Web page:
The South Fork Trail is the shortest and arguably the most scenic route between the Angeles Crest Highway and the high desert on the north slope of the San Gabriels, linking Islip Saddle with the South Fork Campground near Valyermo and Pearblossom.  The hike can be done in either direction, or with a rather lengthy drive between the ends, as a point-to-point uphill or downhill.  There are a few advantages of doing it as a “reverse” (down then up) hike as described here.  The upper end, Islip Saddle, is closer to most of the L.A. area; going downhill first allows hikers sensitive to altitude to more easily acclimate and while the grade is consistently moderate, there are a few tricky spots where the trail is covered by rock slides; while these areas don’t require any special technical skill they’re easier to negotiate in the downhill direction on fresher legs. Almost the entire route hugs the west side of the canyon, so during a late-afternoon/early evening ascent, your sun exposure will be minimal.

0:29 - Woodlands below Reed Spring (times are approximate)

0:29 – Woodlands below Reed Spring (times are approximate)

From Islip Saddle, pick up the South Fork Trail heading downhill (not to be confused with the Pacific Crest Trail which heads uphill toward Mt. Williamson).  You descend through open areas and pockets of mixed woodland: Douglas fir, pines, black oaks and more.  At about 1.1 miles, you cross a tributary of Big Rock Creek’s south fork, fed from Reed Spring higher up on the hill.  The trail continues its descent, providing striking views of the steep canyon carved by Big Rock Creek and the mountains opposite.
1:47 - Hanging on to the side of the canyon

1:47 – Hanging on to the side of the canyon

As you drop farther along, you’ll start to notice more of the high desert vegetation: pinyon pines, mountain mahogany and manzanita.  The trail descends a few steep switchbacks, finally meeting Big Rock Creek (4.9 miles.)  This can be a good turnaround point, but if you want to hike the entire trail or have set up a shuttle at the South Fork Campground, cross the creek (water levels may be high in the spring) and follow the trail another half mile to the High Desert Recreational Trail, which continues toward the Devil’s Punchbowl.  You can turn right on the dirt road and head a short distance to a picnic area, where you can sit and charge your batteries for the long ascent back to Islip Saddle.

2:04 - Crossing Big Rock Creek before the South Fork Camp

2:04 – Crossing Big Rock Creek before the South Fork Camp

Text and photography copyright 2014 by David W. Lockeretz, all rights reserved. Information and opinions provided are kept current to the best of the author’s ability. All readers hike at their own risk, and should be aware of the possible dangers of hiking, walking and other outdoor activities.  By reading this, you agree not to hold the author or publisher of the content on this web site responsible for any injuries or inconveniences that may result from hiking on this trail.  Check the informational links provided for up to date trail condition information.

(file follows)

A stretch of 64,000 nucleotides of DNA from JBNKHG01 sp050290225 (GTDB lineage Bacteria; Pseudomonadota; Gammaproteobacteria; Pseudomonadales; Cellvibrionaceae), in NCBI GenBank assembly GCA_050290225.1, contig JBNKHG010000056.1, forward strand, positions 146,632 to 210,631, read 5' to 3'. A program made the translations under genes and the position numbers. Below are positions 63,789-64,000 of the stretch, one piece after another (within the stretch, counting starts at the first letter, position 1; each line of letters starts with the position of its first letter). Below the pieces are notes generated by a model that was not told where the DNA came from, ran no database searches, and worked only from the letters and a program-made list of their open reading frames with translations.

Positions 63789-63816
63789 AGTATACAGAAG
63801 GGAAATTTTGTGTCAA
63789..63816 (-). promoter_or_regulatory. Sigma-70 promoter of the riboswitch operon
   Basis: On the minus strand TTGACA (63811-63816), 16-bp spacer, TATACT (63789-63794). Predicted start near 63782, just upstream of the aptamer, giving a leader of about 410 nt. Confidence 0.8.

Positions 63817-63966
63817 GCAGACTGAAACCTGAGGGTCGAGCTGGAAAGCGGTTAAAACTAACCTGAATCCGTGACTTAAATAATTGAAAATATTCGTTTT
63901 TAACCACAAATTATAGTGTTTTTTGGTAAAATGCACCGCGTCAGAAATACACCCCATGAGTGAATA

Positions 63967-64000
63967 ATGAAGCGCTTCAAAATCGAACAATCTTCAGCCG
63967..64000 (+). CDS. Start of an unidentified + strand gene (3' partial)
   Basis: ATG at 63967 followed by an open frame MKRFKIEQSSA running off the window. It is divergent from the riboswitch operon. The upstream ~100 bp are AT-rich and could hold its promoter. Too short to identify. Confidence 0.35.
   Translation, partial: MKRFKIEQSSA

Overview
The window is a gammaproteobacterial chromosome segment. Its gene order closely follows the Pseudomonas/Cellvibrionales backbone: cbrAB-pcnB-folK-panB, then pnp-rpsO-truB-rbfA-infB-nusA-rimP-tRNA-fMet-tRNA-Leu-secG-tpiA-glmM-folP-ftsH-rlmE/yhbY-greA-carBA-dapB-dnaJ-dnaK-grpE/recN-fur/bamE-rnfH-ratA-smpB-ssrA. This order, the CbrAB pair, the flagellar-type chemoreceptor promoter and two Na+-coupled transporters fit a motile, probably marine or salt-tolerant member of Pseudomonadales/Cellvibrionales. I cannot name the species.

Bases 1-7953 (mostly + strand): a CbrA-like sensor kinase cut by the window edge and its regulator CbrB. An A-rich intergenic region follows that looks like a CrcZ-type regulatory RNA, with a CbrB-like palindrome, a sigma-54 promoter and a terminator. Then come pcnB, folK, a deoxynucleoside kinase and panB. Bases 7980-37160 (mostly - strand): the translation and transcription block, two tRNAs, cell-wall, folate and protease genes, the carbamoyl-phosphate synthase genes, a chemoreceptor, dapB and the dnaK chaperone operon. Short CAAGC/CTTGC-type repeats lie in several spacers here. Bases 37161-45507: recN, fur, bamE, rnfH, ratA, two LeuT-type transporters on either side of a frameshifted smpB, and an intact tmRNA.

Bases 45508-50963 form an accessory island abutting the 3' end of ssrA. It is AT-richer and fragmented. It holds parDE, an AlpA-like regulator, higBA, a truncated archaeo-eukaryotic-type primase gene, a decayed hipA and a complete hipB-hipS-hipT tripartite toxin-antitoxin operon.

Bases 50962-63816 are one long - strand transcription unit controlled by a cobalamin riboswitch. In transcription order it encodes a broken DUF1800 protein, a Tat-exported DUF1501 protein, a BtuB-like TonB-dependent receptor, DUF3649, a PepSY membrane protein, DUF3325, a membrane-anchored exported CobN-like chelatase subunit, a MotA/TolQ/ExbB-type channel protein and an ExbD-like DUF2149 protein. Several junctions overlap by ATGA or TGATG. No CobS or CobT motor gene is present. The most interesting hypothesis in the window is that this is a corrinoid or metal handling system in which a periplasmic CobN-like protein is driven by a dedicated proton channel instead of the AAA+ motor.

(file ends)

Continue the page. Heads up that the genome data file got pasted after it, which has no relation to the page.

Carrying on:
2:15 - Looking back from the lower end of the South Fork Trail

2:15 – Looking back from the lower end of the South Fork Trail

Acorn Trail (Wrightwood)

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View of the high desert from the Acorn Trail

View of the high desert from the Acorn Trail

Through the pines on the Acorn Trail

Through the pines on the Acorn Trail

Acorn Trail (Wrightwood)

  • Location: Wrightwood, at the corner of Acorn Drive and Quail Road.  From I-15, take the Highway 138 exit and head west for 8.6 miles.  Turn left on the Angeles Crest Highway (highway 2) and go 5.4 miles into the town of Wrightwood.  Turn left on Spruce St. and go 0.3 miles to Oriole Rd.  Turn right and go 0.1 miles to Acorn Drive.  Turn left and follow Acorn Drive 0.3 miles and park on the right side of the road in a small dirt turnout between Finch Road and Quail Road.  Though there is no indication that a National Forest Service Adventure Pass is required for parking, if you have one, you might want to display it.  If ou want to purchase one ($5 per day or $30 for the year) click here.
  • Agency: Angeles National Forest (Santa Clara/Mojave Rivers Ranger District)
  • Distance: 5.2 miles (from the corner of Acorn and Quail)
  • Elevation gain: 2,000 feet (from the corner of Acorn and Quail)
  • Suggested time: 3 hours
  • Difficulty Rating: PG-13 (Elevation gain, steepness, altitude)
  • Best season: April – November
  • USGS topo map: “Mt. San Antonio”
  • Recommended gear: sunblock; sun hat; hiking poles
  • More information: Here; discussion board about the trail here; video of the trail here; Everytrail report here
  • Rating: 8
0:00 - Start of the hike, Acorn Drive

0:00 – Start of the hike, Acorn Drive (click thumbnails to see the full sized versions)

The Acorn Trail links a private residential community in Wrightwood with the Pacific Crest Trail.  The scenery–including stately pines, tall mountain slopes and views of the high desert–is similar to that of the nearby Blue Ridge Trail, although this one is longer, steeper and overall more difficult.  The actual trail is less than two miles, but due to its location at the end of a private road, hikers must tack on an extra 0.8 miles in each direction if they want to do it “by the book.”  Stories abound of hikers being harassed by landowners; while there is no guarantee that this won’t happen, as with other hikes in or around private land, such as Black Star Canyon, if you are respectful of their space odds are they will leave you alone.

0:15 - Beginning of the dirt road at the end of Acorn Drive (times are approximate)